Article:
The chief suspect for these deaths, William asserts, is the library assistant Berenger. But there is more to the mystery than the series of deaths, for further probes inside the library unravel great hidden secrets that could embarrass and topple Christian authority over the masses. The intrigue and the suspense intensify as further evidence and events unfold, leading to a gripping climax and ending.
The books in the library are the special significance to the plot and substance of the movie. It is suggested by William early in his investigation that notes and translation to the Greek version of a book are found on the desk of Venantius. And later during the investigations of the library, he discovers invaluable collections of ancient wisdom, including such Greek luminaries as Aristotle, Plato, Socrates, etc. The Abbott and the institution of Church would not be pleased upon learning of this discovery, for this ancient wisdom is more sophisticated than what is found in the Holy Bible. More importantly, that such wisdom could emanate from Pagan worshippers such as the ancient Greeks would undermine the authority of Christian theologians in Medieval Europe. Considering all these potential threats to their power and privilege, the presence of these books in the hidden library has been kept a tightly held secret. And attempts to crack open its access points are what sets up the central plot of the story. Hence, the books and the secret library containing them are central to the narrative.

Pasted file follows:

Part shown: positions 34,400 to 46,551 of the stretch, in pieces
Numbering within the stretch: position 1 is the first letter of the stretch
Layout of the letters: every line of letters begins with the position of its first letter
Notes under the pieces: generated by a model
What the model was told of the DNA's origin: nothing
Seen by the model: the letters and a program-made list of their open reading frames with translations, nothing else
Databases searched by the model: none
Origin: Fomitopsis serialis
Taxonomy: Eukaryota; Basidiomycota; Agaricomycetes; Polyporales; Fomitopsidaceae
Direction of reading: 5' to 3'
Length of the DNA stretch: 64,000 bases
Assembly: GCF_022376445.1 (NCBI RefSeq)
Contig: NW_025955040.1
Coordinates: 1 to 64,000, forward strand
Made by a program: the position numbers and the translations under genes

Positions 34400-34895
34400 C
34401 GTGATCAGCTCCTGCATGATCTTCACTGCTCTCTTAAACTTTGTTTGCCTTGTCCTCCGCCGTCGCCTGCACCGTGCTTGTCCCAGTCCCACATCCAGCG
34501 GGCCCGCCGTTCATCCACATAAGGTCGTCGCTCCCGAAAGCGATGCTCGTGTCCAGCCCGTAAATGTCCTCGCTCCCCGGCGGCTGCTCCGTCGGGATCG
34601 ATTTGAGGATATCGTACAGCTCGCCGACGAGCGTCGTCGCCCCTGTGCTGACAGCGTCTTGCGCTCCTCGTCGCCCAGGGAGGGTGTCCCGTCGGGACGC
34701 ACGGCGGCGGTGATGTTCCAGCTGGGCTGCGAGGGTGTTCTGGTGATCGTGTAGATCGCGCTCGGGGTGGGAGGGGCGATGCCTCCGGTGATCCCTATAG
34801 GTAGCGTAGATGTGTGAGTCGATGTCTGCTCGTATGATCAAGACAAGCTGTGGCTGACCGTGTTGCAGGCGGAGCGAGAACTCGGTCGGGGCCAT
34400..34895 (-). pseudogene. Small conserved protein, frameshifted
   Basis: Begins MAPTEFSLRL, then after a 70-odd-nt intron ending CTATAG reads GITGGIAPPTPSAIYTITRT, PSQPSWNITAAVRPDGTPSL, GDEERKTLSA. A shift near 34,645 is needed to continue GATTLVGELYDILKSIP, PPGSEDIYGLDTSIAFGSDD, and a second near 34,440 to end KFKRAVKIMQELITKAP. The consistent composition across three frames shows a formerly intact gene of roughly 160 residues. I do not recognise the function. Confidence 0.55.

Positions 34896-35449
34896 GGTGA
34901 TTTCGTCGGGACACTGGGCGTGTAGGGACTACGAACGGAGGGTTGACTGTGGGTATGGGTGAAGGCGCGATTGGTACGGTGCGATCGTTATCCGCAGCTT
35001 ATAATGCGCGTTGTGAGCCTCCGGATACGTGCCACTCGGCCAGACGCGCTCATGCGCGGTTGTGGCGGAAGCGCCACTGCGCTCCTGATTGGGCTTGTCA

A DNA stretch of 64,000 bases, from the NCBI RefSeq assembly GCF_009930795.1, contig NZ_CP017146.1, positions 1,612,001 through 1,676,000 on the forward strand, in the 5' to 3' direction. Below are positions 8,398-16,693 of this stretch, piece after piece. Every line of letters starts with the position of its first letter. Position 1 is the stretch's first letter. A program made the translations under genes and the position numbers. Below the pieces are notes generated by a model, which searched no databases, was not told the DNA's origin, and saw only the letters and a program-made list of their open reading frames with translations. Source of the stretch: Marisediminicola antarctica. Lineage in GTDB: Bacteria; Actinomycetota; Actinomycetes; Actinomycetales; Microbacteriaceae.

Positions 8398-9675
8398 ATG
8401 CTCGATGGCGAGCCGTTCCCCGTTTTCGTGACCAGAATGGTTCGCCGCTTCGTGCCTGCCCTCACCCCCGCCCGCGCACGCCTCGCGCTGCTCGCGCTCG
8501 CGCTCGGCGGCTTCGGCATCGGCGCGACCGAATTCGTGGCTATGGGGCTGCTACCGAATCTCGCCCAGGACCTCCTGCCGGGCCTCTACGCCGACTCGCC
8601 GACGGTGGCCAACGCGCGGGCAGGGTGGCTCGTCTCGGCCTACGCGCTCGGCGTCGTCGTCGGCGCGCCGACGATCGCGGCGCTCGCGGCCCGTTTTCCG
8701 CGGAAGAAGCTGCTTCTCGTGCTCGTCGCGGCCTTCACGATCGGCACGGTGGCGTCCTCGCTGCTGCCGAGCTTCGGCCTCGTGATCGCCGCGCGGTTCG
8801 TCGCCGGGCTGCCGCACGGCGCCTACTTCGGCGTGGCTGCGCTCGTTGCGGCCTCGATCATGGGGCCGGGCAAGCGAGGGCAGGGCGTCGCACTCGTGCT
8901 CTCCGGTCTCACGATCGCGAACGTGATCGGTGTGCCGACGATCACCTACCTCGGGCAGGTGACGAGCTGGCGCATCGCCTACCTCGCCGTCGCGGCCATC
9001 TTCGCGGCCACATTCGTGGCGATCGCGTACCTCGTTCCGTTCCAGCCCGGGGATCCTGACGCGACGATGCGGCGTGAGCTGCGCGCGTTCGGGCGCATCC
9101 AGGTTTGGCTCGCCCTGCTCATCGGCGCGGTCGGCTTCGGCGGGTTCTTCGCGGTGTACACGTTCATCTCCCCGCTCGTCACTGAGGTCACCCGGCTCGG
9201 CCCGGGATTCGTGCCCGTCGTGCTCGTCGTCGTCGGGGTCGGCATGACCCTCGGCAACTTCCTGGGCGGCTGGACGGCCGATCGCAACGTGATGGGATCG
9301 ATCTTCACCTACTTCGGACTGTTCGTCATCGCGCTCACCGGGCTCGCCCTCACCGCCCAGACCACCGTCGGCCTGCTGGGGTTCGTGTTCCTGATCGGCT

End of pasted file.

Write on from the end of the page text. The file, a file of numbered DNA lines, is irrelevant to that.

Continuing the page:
The message to be gathered from this story is rather discouraging. Authority figures usually tend to act brutally and ruthlessly in suppressing dissenting voices and views.